To investigate whether anthropometric profiles and fitness measures vary according to birth-date distribution in the German national youth soccer teams and to analyze whether there is a difference in the chance of becoming a professional soccer player depending on birth quarter (BQ).

Talent Identification and Rugby/League/AFL

Bennett, K. J. M., et al. (2016). "Positional group significantly influences the offensive and defensive skill involvements of junior representative rugby league players during match play." Journal of Sports Sciences 34(16): 1542-1546.

This study examined the skill involvements of three positional groups across a junior representative rugby league season.

Cripps, A. J., et al. (2016). "Coaches' perceptions of long-term potential are biased by maturational variation." International Journal of Sports Science & Coaching 11(4): 478-481.

Talent identification and development programs seek to recognise and promote athletes with long-term potential in a particular sport. Coaches involved in these programs are often required to make inclusion or exclusion decisions based on their perceptions of an athlete's long-term potential. However, biological maturity can influence physical capabilities of adolescent athletes and may bias coaches' perceptions of long-term potential. This study explored the relationship between coaches' perceptions of long-term potential and variations in athlete's biological maturity.

Cripps, A. J., et al. (2015). "Inter-Rater Reliability and Validity of the Australian Football League’s Kicking and Handball Tests." Journal of Sports Science & Medicine 14(3): 675-680.

Talent identification tests used at the Australian Football League’s National Draft Combine assess the capacities of athletes to compete at a professional level. Tests created for the National Draft Combine are also commonly used for talent identification and athlete development in development pathways.

Hendricks, S., et al. (2015). "Measuring Skill in Rugby Union and Rugby League as Part of the Standard Team Testing Battery." International Journal of Sports Science & Coaching 10(5): 949-965.

Coaches, strength and conditioning coaches, and researchers typically use a standard testing battery as a screening tool to measure physical characteristics of players. The information from this testing battery is subsequently utilized to check whether a player can meet the demands of the sport, talent identification, long-term player development, squad/team selection and/or for designing training programs.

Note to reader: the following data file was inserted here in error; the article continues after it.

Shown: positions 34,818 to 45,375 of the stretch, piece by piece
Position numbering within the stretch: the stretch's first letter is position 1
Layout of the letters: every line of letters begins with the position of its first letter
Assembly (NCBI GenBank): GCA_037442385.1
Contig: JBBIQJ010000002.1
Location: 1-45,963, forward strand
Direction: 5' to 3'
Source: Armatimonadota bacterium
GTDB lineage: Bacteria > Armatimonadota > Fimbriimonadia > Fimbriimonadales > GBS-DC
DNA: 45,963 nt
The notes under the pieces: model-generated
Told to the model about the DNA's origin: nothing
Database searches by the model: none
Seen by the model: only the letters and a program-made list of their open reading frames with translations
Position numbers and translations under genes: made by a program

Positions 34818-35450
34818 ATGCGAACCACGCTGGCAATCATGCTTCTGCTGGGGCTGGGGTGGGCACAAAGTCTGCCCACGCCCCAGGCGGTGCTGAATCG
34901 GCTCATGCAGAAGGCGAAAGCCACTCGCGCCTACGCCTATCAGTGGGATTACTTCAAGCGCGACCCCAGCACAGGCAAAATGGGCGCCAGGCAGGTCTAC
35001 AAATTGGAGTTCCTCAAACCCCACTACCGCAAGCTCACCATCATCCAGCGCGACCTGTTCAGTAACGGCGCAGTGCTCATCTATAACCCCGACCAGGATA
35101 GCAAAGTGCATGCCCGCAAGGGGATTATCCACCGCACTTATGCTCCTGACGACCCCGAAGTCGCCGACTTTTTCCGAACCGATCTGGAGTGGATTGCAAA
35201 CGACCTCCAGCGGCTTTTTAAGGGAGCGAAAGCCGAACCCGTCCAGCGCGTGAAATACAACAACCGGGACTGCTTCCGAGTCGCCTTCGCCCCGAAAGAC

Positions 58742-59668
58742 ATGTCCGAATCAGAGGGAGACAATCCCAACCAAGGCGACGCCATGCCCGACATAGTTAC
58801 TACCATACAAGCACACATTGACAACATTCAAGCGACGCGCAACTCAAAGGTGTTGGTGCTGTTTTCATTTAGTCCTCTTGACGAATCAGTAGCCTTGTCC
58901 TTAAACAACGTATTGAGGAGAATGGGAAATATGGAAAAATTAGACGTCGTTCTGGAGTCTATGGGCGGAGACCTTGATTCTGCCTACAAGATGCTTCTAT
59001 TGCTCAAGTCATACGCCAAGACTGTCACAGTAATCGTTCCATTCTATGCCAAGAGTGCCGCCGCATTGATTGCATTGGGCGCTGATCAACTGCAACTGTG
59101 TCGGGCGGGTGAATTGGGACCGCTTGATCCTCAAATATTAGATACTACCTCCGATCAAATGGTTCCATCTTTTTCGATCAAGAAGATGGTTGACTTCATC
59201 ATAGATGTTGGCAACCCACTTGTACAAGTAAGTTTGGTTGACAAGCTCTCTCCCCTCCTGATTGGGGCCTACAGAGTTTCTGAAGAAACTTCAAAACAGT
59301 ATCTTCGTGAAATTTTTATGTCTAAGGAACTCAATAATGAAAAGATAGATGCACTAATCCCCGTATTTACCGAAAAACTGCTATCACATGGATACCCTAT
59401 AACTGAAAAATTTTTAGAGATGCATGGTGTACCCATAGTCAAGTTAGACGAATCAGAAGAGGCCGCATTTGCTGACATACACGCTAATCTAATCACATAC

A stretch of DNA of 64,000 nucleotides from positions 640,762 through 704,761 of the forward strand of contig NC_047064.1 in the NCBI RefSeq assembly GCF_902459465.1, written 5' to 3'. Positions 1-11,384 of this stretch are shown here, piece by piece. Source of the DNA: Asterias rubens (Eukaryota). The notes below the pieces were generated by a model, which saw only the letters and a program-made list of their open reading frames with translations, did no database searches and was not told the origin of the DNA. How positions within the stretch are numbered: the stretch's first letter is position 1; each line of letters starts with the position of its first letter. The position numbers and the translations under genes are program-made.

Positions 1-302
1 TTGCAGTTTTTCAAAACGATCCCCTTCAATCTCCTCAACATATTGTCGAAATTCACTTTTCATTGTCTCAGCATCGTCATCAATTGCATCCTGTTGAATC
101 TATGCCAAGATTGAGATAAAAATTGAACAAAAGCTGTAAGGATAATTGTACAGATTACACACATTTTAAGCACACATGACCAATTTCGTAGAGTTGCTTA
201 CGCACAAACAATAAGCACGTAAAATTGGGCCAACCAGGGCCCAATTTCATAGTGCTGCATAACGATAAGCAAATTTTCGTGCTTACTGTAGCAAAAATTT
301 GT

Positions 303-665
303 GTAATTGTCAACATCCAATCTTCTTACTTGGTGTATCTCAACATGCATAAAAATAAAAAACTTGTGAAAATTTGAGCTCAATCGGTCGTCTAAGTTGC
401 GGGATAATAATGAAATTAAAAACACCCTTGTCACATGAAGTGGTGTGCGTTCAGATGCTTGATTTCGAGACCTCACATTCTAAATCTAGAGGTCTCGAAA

Spamer, E. J. (2009). "TALENT IDENTIFICATION AND DEVELOPMENT IN YOUTH RUGBY PLAYERS: A RESEARCH REVIEW." South African Journal for Research in Sport, Physical Education & Recreation (SAJR SPER) 31(2): 109-118.

Several South African studies were conducted during the past twelve years (1995 to 2007) as part of a research project on Talent Identification and Development. The main objective of this project was to compile the profile of a potential talented and elite youth rugby player, primarily within the conceptual research model proposed by Salmela and Régnier (1983).

Till, K., et al. (2014). "Considering maturation status and relative age in the longitudinal evaluation of junior rugby league players." Scandinavian Journal of Medicine & Science in Sports 24(3): 569-576.

This study longitudinally evaluated whether maturation and relative age interact with time during adolescence to differentially affect the development of anthropometric and fitness characteristics in junior rugby league players.

Talent Identification and Swimming

Brauer Junior, A. G., et al. (2007). "Trajectoty of development of morfofunctionals pointers as criteria of identification of the sports talent in swimming." Fitness & Performance Journal (Online Edition) 6(6): 382-387.

Objective:The identification of the sports talent is an essential component for the development of programs for the sport of high level. The best swimmers are notably different of the swimmers with less success, these differences physical, physiological or psychological, are predominantly inherited by genetic and, therefore, they are not easy to modify with the influence of the training. One of the most important predictors for the determination of the sports talent in swimming is represented by the trajectory of morfofunctionals pointers development. Thus, the objective of this study is to present the trajectory of the morfofunctionals pointers development as criterion for the identification of the sports talent in swimming.

Hopkins, W. G., et al. (2014). "Performance Outcomes at the XII International Symposium on Biomechanics and Medicine in Swimming." Sportscience 18: 1-7.

This quadrennial conference was hosted in 2014 by the Australian Institute of Sport in Canberra, Australia. Best presentations for sport generally: extra warm-up; participation base. Best presentations for swimming: hearing pressure on the hand; coach assessment errors.
Have a Good Week!!
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Issue 10 2016